Jack Hatton is currently the #1 ranked athlete in the USA on the IJF World Ranking List for 81kgs. He’s currently training in Japan at the world-renowned Tokai University with coach Travis Stevens. Here are his thoughts on weightlifting while training overseas.
Before I delve into the positive aspects of lifting weights while training internationally, I’d like to shed some light on my personal experience with strength and conditioning that you may find surprising for an elite level athlete.
I’ll start with this; last year at the age of 21, I did my first real pull-up. Most laugh when I reveal this, but if you ask any of my judo or old wrestling teammates they’ll confirm. There’s a lot of excuses for this (all of them bad), but I boil it down to two reasons. The first being that I was never the physical specimen. I was not blessed with those raw strength genetics and I DEFINITELY wasn’t the guy in PE class knocking out 30 pull-ups to impress the girls. The second reason I couldn’t do a pull-up was that I never put real WORK in the weight room until I turned 20. Back then I thought that because I had a lot of natural success in judo, it meant I could shy away from the hard work in the gym. How wrong I was. Years later, I kick myself for not surrendering my ego and accepting that hard work in the gym. If I had committed myself during this time, I would already have that base level of strength and power needed for my weight class. If I could give one piece of advice to any kid who is avoiding the weight room it is this:
OK, moving on. Now that I have been on a consistent strength and conditioning program with one of the best gyms in the country (MBSC) for a little more than a year, I have seen massive improvements in my results. All my international results (apart from one), came after I made the change to train there. I see this to be direct causation and not just some random correlation. Being physically strong is an essential piece to the puzzle for an American judoka looking to be successful on the world stage. I feel it’s important to be improving in this area at all times, no matter where you train.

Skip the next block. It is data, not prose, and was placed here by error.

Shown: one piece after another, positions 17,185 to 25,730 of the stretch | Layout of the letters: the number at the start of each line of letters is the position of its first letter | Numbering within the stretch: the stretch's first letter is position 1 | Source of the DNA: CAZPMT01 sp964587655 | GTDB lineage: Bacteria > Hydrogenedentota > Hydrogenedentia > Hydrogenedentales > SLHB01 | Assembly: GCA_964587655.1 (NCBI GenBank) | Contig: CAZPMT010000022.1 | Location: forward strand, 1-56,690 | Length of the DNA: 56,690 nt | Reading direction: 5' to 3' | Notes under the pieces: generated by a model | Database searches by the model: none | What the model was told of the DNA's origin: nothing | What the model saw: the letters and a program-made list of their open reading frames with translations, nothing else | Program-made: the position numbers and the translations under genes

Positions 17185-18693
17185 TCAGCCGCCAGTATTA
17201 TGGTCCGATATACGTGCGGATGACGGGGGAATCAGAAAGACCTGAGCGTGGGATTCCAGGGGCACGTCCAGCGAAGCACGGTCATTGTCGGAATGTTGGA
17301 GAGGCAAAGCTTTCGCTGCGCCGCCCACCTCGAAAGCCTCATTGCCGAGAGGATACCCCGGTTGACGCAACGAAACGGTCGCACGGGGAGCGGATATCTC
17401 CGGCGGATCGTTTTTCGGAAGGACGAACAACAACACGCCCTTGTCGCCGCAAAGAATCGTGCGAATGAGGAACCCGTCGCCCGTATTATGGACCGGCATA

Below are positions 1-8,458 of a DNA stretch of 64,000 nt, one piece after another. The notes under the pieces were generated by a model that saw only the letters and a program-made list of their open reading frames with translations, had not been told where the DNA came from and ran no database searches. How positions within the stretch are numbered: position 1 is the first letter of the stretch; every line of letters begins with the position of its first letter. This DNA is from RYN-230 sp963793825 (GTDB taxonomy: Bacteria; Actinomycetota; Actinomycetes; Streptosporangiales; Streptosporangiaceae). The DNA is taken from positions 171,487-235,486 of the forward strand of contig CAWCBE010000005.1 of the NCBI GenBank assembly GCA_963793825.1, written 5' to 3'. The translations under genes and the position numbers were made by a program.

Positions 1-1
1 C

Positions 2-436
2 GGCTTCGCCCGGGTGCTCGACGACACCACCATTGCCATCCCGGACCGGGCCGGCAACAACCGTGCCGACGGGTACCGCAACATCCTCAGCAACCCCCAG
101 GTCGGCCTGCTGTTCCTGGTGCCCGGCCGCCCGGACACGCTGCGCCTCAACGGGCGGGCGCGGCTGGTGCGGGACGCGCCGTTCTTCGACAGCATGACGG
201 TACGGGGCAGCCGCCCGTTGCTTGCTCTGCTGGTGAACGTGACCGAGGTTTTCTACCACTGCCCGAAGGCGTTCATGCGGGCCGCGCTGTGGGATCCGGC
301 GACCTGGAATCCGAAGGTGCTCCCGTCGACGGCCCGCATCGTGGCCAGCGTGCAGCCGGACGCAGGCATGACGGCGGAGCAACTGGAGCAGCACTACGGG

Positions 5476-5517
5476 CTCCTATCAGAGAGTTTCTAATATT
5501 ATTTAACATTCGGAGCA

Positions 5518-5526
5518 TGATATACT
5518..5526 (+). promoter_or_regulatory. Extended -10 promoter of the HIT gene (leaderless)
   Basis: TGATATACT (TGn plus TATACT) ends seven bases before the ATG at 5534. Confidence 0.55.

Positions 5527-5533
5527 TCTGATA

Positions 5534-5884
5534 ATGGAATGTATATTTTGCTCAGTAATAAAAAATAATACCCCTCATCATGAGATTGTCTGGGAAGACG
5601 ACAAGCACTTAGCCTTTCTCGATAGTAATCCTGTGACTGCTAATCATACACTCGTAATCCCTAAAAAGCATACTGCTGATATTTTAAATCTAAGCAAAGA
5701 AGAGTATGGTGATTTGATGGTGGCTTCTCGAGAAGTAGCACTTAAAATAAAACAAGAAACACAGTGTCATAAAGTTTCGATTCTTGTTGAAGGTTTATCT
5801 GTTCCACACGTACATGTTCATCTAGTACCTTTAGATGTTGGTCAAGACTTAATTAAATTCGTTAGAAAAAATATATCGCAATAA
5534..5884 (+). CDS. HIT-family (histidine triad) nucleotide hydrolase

An example of this that is overlooked is sticking to your strength program while judo training overseas. Typically most people skip the gym when training overseas because they want to be 100% rested for judo practice and perform to the best of their ability. Also, it’s not uncommon to see people taking rounds off when they are very tired in order to recover. I believe this to be a flawed approach as it creates a false perception of where your judo is at and doesn’t teach you to win on the day that matters, which is competition day. I try to do quite the opposite by lifting every day of training, doing extra rounds and just generally trying to exhaust myself so that I am performing at 30-60% of my ability. This approach of purposely training at a diminished state has taught me a plethora of skills that have directly translated into wins on the world stage. There are so many to talk about, but for the sake of brevity, I’ll mention one that allowed me to medal at the Croatia Grand Prix back in October. Every match I won in Croatia, I won in overtime. This is no accident as I developed the skill to win in overtime by purposely training tired, as it simulates what your body and mind are going through in an overtime match when speed and strength are no longer readily available.
So while I am currently in Japan training, I am still sticking to the plan and developing strength in the weight room and mental strength on the mats. It’s hard work but there is comfort in that as hard work always pays off!
Updates to the journey can found on IG: @judojack
All things from cauliflower ears to katsu curry will be documented. Cheers!